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Kelly Whaley Fires Course Record 5-under Par 65 at Keney Park Golf Course and Captures the Hartford Women's Open Title

By Bruce Berlet

HARTFORD, Conn. (June 10, 2018) – The First Family of Connecticut Golf struck again in emphatic fashion on Sunday.

Kelly Whaley, the youngest of two daughters in the well-known clan, shot the first bogey-free round of her career, a women’s course-record, 5-under-par 65 at Keney Park Golf Course, for a 36-hole total of 133 and a five-stroke victory in the Hartford Women's Open over fellow amateur Linda Wang.

Whaley, 21, began the day with a one-stroke lead over pro Jordan Lintz and wasn’t happy with the way she started the final round with her father, Bill, caddying for her again.

“I wasn’t hitting it well going into the event and didn’t hit that good the first five holes (Sunday),” said Whaley, who opened with a 2-under 68 at Goodwin Park Golf Course on Saturday. “Then on the sixth tee, I told myself to start really hitting it, and I felt more confident from then on.”

More confident indeed. Whaley hit a 9-iron on the par-3 sixth hole to 4 feet and made the birdie putt, then knocked wedge approaches on Nos. 8 and 9 to a foot to turn in 32 and take most of the suspense out of the tournament.

Whaley made two birdies, including a 25-foot putt at No. 16, and was never in danger of making a bogey in a 33 on the back nine played alongside Wang and Lintz, who earned the $3,000 first-place check Sunday by shooting 70 to finish third at 139.

“I was really steady and hitting each individual shot was my priority,” said Whaley, making her tournament debut in the 3-year-old event. “My first goal was trying to think birdies, and if I didn’t make one, I just thought about the next hole.

“Not getting ahead of myself was important, and I managed to stay patient.”

It was the second major victory this year for Whaley, who shot a school-record 12-under in winning the Briars Cliff Invitational in her junior season at the University of North Carolina, her mother Suzy’s alma mater before she played on the LPGA Tour in 1990 and 1993. Kelly, who won the Connecticut State Women’s Amateur Championship three times, also would like to play on the LPGA Tour and has seen several key improvements in her game the last few years.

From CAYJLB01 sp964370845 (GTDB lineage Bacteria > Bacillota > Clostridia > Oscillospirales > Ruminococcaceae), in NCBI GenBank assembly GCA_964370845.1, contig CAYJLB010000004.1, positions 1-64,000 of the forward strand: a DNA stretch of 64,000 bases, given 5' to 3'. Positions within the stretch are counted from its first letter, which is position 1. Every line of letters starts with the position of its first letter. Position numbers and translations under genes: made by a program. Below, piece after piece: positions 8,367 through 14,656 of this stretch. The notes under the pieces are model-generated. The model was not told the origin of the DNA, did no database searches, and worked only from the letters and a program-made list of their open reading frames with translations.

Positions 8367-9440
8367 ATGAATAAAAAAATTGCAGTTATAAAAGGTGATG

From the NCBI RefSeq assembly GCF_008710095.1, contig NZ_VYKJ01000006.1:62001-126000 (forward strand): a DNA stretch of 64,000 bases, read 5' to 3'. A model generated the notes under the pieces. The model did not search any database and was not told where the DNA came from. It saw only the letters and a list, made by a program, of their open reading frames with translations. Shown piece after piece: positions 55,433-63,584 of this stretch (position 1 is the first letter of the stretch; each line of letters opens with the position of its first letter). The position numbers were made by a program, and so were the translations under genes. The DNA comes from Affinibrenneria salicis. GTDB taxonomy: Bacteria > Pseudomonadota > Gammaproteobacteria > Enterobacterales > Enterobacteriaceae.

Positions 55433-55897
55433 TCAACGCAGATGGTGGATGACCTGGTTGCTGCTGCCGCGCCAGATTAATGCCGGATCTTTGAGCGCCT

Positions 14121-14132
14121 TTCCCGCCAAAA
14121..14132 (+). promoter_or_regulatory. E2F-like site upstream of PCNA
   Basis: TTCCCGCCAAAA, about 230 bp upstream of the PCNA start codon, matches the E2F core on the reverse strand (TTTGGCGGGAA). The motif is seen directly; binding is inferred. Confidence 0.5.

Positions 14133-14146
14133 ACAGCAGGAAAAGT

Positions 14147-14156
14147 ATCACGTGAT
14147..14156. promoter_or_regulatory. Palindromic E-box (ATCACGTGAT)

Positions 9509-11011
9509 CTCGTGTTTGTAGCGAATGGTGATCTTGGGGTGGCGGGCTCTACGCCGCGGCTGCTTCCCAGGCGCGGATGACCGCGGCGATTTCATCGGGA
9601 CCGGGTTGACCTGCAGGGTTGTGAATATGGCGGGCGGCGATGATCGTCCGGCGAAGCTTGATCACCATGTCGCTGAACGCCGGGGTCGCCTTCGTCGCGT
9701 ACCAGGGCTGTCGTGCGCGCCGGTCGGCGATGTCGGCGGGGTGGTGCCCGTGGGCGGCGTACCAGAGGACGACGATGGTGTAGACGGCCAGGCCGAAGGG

“My putting is better, but most importantly, I’m a lot stronger mentally,” said Whaley, who lives in Palm Beach Gardens, Fla. “We work on that a lot at UNC, and now I’m able to handle harder situations better.”

Bill Whaley played on the Australian and Asian Tours and is now the Senior Regional Director of Operations at the PGA Tour after being the general manager and Director of Golf at TPC River Highlands in Cromwell, home of the Travelers Championship, which is June 21-24. He also has seen more mental toughness in his daughter.

“Kelly has always been a good ball-striker, but now there’s a lot less highs and lows,” Bill said. “She’s trying to stay within herself, live in 45 seconds and don’t get rattled. She is still competitive and hard-charging, but she doesn’t get frustrated as much as she used to.”

Kelly has worked mainly on her game with Bill and her mother, who has a litany of achievements on and off the course, most notably winning the 2002 Connecticut Section PGA Championship to qualify for the 2003 Greater Hartford Open, the first woman to accomplish that feat since Babe Zaharias in the 1945 Los Angeles Open. She also became the first female elected an officer in the PGA of America in 2014, and on Nov. 9, she will become the first female elected president of the national organization and then host its annual meeting in Hartford in 2020.




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Hartford Women's Open Plays Pivotal Role in the Revitalization Efforts in the State Capital City